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10 Tips On Keeping Your Mobile Device Safe While Traveling

We read about cybercrime, hacking and security threats continuously. We shake our heads in a resigned fashion, close the article and go on about our business. When we travel, we’re more interested in getting that email sent or in sharing our latest photo to bother about whether the network we’re accessing is safe or not.

It goes on like this until we find ourselves on the receiving end, like the victims in the articles we read. For a moment, we do not believe it could have happened to us – weren’t the articles more of a cautionary tale than actual stories? No. Unfortunately, they weren’t.

We are surrounded by cyber threats but we’re at our most vulnerable when we’re abroad. Most of us go on a WiFi hunting spree and we’re so happy when we manage to find one which is free, that we don’t stop to think whether it could just be bait.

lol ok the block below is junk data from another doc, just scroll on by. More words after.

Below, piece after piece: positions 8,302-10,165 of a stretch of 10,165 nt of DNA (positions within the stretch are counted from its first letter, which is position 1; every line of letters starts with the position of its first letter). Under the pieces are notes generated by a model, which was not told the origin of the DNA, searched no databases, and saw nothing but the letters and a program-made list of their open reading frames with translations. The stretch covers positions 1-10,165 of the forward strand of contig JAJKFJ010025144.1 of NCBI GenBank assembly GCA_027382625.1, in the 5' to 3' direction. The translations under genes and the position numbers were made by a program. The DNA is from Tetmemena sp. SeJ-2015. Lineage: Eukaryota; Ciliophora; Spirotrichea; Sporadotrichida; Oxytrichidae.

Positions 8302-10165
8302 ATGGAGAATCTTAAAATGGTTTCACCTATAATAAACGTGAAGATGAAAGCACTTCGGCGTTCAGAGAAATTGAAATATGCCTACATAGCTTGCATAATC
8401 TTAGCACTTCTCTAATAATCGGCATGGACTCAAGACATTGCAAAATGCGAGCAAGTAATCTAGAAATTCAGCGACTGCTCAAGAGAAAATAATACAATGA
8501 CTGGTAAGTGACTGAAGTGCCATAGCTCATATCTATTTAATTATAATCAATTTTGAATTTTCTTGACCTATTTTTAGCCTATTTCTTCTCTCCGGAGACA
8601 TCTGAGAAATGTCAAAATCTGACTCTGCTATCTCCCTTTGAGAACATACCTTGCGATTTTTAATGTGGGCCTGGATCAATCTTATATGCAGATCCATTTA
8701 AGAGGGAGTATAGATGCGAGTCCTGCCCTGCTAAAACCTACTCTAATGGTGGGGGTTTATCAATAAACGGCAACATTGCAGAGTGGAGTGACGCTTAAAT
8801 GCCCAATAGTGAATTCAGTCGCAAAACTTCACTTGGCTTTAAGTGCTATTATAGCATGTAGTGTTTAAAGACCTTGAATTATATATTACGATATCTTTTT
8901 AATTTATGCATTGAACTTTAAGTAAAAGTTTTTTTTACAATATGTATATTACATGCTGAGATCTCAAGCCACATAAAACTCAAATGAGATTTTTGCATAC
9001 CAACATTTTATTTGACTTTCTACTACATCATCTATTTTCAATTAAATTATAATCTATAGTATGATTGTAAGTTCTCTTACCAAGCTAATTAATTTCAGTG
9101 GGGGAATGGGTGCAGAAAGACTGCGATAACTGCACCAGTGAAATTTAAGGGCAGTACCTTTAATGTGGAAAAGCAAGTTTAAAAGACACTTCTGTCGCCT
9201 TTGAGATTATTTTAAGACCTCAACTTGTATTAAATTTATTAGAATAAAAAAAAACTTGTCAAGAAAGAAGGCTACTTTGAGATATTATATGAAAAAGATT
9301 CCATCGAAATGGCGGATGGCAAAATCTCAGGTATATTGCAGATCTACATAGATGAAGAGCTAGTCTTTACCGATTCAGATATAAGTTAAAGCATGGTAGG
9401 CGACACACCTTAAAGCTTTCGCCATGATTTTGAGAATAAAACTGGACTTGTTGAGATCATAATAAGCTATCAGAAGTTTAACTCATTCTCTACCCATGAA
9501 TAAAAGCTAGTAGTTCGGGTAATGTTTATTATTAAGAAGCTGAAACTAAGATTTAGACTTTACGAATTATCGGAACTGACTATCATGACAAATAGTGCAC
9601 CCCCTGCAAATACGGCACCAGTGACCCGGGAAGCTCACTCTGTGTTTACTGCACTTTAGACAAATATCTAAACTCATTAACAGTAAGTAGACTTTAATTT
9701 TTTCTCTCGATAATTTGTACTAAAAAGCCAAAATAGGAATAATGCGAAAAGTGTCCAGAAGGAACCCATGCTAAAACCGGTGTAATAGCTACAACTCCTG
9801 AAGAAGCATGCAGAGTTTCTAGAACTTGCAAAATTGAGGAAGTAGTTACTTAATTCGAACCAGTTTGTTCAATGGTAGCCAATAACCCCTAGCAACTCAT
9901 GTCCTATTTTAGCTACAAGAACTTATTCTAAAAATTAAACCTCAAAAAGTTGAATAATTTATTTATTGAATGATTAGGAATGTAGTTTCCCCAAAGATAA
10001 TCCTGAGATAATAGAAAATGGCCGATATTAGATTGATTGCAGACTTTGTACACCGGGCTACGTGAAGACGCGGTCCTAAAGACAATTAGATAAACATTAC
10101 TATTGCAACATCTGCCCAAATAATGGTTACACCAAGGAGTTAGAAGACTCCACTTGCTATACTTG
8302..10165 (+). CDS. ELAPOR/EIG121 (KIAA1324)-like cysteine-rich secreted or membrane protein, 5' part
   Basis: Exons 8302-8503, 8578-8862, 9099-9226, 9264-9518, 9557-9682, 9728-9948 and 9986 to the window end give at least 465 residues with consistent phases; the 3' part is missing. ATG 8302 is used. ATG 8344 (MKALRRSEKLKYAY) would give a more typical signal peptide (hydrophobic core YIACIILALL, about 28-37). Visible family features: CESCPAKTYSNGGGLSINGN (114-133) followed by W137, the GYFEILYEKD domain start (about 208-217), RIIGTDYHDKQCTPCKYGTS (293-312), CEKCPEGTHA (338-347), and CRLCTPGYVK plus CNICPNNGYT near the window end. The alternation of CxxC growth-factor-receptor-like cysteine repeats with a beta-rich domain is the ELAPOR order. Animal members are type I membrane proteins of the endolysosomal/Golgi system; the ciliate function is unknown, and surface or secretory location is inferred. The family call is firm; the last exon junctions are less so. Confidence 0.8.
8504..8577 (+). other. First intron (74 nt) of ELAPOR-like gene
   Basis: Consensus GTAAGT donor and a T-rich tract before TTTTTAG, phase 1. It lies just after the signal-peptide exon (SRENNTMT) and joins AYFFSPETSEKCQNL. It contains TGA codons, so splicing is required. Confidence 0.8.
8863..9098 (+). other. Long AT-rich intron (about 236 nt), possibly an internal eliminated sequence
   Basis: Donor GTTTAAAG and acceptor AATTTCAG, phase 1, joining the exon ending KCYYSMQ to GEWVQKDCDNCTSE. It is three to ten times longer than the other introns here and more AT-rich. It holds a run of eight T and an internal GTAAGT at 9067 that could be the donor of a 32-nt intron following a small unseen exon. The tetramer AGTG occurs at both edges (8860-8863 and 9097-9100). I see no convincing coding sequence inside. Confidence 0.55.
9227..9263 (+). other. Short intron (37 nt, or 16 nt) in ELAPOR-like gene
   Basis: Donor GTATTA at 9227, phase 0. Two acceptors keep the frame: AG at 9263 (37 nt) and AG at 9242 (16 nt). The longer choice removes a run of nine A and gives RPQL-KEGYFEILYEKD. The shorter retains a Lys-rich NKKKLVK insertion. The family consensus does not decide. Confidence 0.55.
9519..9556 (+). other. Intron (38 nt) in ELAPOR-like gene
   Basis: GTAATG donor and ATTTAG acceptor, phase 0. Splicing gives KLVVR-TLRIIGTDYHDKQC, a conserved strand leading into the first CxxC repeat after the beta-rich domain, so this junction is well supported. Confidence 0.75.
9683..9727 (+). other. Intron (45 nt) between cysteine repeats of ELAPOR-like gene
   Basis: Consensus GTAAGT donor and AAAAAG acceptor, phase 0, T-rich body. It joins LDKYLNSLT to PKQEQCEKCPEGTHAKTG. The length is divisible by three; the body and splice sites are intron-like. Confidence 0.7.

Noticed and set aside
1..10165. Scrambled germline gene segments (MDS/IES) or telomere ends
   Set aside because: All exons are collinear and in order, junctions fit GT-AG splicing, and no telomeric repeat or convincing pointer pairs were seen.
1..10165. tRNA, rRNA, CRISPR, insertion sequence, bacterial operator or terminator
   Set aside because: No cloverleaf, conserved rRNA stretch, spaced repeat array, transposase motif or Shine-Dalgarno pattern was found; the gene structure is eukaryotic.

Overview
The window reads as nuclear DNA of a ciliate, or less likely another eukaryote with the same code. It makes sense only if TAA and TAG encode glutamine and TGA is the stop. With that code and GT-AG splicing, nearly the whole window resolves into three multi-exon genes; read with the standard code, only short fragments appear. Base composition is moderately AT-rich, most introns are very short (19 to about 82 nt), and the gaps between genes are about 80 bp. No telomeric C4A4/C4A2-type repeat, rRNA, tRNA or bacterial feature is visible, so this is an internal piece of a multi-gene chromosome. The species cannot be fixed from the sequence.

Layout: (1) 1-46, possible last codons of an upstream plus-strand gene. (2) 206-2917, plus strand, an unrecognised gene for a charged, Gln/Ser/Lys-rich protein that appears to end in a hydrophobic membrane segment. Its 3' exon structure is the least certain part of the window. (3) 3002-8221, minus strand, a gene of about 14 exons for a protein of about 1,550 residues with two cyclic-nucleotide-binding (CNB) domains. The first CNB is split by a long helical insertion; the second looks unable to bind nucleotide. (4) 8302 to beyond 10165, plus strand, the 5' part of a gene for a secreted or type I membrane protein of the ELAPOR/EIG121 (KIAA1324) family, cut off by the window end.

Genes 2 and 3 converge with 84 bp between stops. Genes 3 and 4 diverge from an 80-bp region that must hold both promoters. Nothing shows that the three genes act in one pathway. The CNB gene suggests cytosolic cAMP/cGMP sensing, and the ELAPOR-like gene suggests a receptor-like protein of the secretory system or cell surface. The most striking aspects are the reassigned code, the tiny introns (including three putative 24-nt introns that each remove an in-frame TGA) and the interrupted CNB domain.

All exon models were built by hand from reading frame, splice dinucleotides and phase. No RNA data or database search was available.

Our mobile phones have become loaded with sensitive data, both personal and business-related. Being hacked has therefore become more of a risk. “More and more often we’re seeing either Android- or iPhone-based vulnerabilities being targeted,” Joe Nocera information security expert from Pricewaterhouse Cooper says. It’s not just PCs which are being targeted. On the contrary, mobile has become the hacker’s favourite target.

Don’t despair just yet. There are a number of tips you can follow and although taken individually they are not fool-proof, following a number of them can help you raise the safety bar up quite a few levels.

1. Lock your mobile device with a strong password or use biometric protection

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Or when possible, use both. This is the first line of defence against stolen phones and should not be dismissed. Use a combination or letters, numbers and acronyms as much as possible. Biometric protection, such as the use of fingerprints or iris scanners add a further layer of protection. It’s mobile security for dummies – but considering how a third of smartphone users do not password protect their phone, it’s also a cautionary reminder.

Remember to change your password every 6 months or so.

2. Keep your software updated